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Maintaining SharePoint solutions without access to source code can be time consuming. Especially if you have to extract a .wsp from a farm, rename it to .cab and start looking into output files as XML feature definitions and ASPX pages.

With the evolution of SharePoint Framework, I wonder how I can maintain SPFx webparts without access to source code? Is it, or will it be possible to reverse engineer SPFx output to source code again? Preferably to TypeScript...

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    Waiting to see the obverse of this question: how do I prevent people reverse engineering my SPFx webparts ;-) – SPDoctor Aug 27 '16 at 10:41
  • @SPDoctor True! Don't put your wp publicly available;) – Benny Skogberg Aug 27 '16 at 10:53
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SPFx webparts are JavaScript so, yes, you can reverse engineer them. If you load a client-side webpart and use F12 browser tools you can see the code which is bundled into a big JavaScript file by webpack, but the webpart code is near the top and you can easily find it and breakpoint it if needed. At worst you might face minification and obfuscation.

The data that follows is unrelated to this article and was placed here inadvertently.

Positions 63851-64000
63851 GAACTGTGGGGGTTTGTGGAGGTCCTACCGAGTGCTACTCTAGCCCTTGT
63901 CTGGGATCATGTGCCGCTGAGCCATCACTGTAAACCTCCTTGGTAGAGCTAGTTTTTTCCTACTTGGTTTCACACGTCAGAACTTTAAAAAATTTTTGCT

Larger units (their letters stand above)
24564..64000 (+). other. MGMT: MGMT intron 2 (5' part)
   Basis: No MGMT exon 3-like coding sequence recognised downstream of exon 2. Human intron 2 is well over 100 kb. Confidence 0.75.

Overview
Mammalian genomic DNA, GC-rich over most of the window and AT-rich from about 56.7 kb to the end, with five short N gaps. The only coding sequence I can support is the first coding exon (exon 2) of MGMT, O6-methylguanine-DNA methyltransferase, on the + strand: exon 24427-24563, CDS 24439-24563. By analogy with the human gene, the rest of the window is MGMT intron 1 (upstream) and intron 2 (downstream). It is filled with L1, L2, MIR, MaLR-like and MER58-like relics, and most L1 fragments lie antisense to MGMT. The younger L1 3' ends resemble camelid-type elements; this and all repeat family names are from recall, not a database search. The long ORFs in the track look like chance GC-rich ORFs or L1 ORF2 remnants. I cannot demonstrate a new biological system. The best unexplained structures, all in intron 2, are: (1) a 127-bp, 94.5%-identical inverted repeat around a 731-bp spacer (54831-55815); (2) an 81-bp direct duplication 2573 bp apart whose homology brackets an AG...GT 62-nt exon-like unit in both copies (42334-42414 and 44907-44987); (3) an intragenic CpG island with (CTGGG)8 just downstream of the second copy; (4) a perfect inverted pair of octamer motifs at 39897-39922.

Converting JavaScript back to TypeScript is going to be a problem, because JavaScript already is valid TypeScript. What you probably want is to get the types back and perhaps the class-like structure. For the former you are out of luck - the type information is gone. But for the latter, apparently there is a tool that semi-automates the task of getting TypeScript back from JavaScript, but I haven't tried it and I am a little sceptical about how useful it would be in practice.

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    It would be nice to have such a tool which can convert JS to TS.. or atleast get it converted into a proper structure which we can enhance later – Amal Hashim Aug 27 '16 at 11:52
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If the code ships with source maps then these source maps contain the original TypeScript code. You can see this in the code of the different classes provided as a part of SPFx toolchain. Without the source maps however, you would have to rewrite all of the code to TypeScript. This might be particularly complex with release bundles which are minified.

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